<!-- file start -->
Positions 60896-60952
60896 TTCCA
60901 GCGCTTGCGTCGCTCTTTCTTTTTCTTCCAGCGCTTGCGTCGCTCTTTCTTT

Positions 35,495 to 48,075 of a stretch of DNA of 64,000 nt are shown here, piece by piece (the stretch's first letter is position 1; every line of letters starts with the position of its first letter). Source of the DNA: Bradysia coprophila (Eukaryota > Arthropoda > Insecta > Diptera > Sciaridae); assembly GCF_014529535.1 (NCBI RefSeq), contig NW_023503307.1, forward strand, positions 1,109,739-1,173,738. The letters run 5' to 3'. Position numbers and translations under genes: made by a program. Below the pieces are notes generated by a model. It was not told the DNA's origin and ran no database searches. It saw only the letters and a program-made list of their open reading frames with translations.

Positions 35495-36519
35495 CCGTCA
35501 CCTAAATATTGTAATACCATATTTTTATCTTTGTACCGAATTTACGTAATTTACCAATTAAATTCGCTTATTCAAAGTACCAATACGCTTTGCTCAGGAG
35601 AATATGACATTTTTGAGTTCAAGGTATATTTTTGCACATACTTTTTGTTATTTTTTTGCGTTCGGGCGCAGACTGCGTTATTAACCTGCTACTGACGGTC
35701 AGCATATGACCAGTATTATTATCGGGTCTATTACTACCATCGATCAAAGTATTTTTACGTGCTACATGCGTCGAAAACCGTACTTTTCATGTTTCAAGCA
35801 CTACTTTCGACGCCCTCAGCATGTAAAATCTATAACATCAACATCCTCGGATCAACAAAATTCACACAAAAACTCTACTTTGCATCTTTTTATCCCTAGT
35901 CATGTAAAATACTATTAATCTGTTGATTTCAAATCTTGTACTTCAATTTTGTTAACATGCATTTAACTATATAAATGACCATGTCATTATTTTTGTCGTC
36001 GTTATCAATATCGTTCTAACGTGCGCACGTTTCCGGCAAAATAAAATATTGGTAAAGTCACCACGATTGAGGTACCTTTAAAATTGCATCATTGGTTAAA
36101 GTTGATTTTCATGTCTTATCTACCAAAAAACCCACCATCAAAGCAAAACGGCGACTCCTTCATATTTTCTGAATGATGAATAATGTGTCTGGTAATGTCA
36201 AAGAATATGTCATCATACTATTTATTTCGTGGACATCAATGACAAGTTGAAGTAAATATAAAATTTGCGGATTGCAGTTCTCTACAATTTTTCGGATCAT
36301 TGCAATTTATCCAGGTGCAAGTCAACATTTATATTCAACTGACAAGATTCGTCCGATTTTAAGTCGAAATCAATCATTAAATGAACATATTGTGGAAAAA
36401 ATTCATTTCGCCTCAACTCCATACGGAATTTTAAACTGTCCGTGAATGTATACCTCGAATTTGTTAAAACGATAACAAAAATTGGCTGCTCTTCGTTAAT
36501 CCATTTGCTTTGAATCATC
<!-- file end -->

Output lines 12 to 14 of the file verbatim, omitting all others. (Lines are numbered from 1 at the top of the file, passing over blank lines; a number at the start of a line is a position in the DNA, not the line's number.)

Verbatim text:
36001 GTTATCAATATCGTTCTAACGTGCGCACGTTTCCGGCAAAATAAAATATTGGTAAAGTCACCACGATTGAGGTACCTTTAAAATTGCATCATTGGTTAAA
36101 GTTGATTTTCATGTCTTATCTACCAAAAAACCCACCATCAAAGCAAAACGGCGACTCCTTCATATTTTCTGAATGATGAATAATGTGTCTGGTAATGTCA
36201 AAGAATATGTCATCATACTATTTATTTCGTGGACATCAATGACAAGTTGAAGTAAATATAAAATTTGCGGATTGCAGTTCTCTACAATTTTTCGGATCAT